The so-called „Tocqueville paradox“ was named after Alexis de Tocqueville, who described the phenomenon in his 1835 book „Democracy in America“ as when people’s hatred of and resistance to privilege and injustice increases proportionally as the injustices themselves decrease. He goes on to explain that when all conditions are unfair, we hardly notice individual inequalities; but if we find ourselves in a state of widespread equality, any tiny aberrance is unbearable. In Jonathan Spector’s play EUREKA DAY, the parents’ council at a progressive private school is deeply committed to making every single tiny inequality visible in order to erase it. The council members want everyone at this proudly inclusive school to feel welcome, heard and seen. But when a mumps outbreak hits the school and the council is faced with a decision from the education authority that only vaccinated children are to be allowed in the classroom, this upsets the smooth-running, consensus-based democracy at the school.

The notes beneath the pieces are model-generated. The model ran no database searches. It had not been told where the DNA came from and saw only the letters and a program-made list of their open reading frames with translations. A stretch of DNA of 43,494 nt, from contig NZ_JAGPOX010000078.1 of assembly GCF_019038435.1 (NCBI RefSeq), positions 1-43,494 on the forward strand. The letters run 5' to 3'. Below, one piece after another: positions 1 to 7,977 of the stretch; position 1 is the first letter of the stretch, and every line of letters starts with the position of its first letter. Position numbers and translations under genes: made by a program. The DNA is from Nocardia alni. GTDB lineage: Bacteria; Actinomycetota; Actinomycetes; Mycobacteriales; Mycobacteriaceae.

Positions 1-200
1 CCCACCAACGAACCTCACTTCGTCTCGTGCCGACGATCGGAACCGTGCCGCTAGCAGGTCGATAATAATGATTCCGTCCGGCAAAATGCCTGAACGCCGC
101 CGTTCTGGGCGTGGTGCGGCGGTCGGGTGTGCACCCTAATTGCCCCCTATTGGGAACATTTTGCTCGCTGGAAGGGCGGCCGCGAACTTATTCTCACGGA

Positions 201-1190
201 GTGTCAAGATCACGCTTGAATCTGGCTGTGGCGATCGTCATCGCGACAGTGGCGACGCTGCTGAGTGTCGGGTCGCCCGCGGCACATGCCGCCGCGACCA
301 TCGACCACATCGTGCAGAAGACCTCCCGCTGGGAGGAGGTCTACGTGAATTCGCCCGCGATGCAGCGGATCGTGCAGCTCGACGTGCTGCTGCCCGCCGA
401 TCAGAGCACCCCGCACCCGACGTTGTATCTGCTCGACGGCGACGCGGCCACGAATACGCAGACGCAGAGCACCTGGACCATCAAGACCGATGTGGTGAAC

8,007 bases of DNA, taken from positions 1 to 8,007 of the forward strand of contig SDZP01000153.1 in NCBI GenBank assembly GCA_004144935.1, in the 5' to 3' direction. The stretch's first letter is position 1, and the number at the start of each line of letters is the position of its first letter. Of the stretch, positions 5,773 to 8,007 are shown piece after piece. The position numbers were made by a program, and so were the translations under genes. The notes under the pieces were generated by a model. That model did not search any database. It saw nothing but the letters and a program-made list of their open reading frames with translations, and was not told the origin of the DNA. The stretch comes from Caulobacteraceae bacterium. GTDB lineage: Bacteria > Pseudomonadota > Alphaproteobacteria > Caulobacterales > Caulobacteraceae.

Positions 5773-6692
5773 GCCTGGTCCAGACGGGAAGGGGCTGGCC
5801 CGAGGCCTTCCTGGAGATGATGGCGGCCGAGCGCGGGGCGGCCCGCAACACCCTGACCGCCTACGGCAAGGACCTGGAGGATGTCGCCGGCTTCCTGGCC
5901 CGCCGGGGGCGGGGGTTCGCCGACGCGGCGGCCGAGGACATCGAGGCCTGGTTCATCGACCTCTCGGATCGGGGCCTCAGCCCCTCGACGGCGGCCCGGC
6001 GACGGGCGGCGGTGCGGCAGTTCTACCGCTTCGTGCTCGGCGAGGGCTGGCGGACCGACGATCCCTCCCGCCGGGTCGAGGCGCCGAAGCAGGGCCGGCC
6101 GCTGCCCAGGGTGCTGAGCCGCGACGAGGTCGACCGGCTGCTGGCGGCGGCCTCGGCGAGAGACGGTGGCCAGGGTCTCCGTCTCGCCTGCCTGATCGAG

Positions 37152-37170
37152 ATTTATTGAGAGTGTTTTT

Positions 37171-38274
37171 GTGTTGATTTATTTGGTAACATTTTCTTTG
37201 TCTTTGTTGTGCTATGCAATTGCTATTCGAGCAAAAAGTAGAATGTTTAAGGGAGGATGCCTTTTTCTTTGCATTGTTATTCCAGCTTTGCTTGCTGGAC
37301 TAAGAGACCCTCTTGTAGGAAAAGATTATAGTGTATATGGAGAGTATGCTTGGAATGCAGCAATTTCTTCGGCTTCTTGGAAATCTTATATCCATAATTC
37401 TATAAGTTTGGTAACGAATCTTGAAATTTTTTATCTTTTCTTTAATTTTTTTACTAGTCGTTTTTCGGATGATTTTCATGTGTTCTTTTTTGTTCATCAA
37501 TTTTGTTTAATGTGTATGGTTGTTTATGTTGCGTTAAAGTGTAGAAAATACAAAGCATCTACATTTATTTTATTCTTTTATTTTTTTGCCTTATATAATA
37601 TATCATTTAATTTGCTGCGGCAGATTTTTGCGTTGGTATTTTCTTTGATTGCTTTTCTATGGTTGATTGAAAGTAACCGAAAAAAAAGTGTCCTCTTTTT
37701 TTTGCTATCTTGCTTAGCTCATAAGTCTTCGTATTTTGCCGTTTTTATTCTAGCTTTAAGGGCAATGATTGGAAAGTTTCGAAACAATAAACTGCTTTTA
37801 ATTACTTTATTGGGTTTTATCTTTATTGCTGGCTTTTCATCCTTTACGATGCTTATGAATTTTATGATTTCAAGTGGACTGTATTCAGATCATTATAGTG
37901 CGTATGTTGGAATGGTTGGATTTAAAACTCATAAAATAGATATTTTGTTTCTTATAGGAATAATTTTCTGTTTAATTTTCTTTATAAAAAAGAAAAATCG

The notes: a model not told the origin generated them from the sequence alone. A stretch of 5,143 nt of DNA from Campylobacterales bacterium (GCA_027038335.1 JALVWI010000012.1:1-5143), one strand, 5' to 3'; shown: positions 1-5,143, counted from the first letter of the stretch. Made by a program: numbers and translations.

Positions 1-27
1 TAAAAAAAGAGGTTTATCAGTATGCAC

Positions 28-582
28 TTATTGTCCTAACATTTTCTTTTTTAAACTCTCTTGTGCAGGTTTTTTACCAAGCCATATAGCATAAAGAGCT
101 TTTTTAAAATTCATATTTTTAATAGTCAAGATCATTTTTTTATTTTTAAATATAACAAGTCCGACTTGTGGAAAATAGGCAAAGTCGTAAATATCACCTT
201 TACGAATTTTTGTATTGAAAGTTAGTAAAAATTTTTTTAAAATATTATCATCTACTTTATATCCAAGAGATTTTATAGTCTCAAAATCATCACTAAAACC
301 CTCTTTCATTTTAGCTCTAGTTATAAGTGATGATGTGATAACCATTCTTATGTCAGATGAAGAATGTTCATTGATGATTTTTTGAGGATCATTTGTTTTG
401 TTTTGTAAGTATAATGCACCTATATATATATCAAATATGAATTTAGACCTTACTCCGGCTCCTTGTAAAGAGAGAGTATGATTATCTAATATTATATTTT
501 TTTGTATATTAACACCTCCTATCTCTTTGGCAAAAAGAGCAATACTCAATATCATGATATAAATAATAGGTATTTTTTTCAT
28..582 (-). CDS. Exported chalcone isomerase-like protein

Jonathan Spector’s tragicomedy, written in pre-pandemic 2018, takes all the discordant opinions of the past few years to the extreme and makes the underlying questions visible: What does democracy mean to us? How do we want to make decisions? How should people be able to participate and be involved? Do the interests of the community end where individual freedom begins? Or is it the other way around?
WinterJulia Augscheller,Subia Malik,Valentina Mojsilovic,
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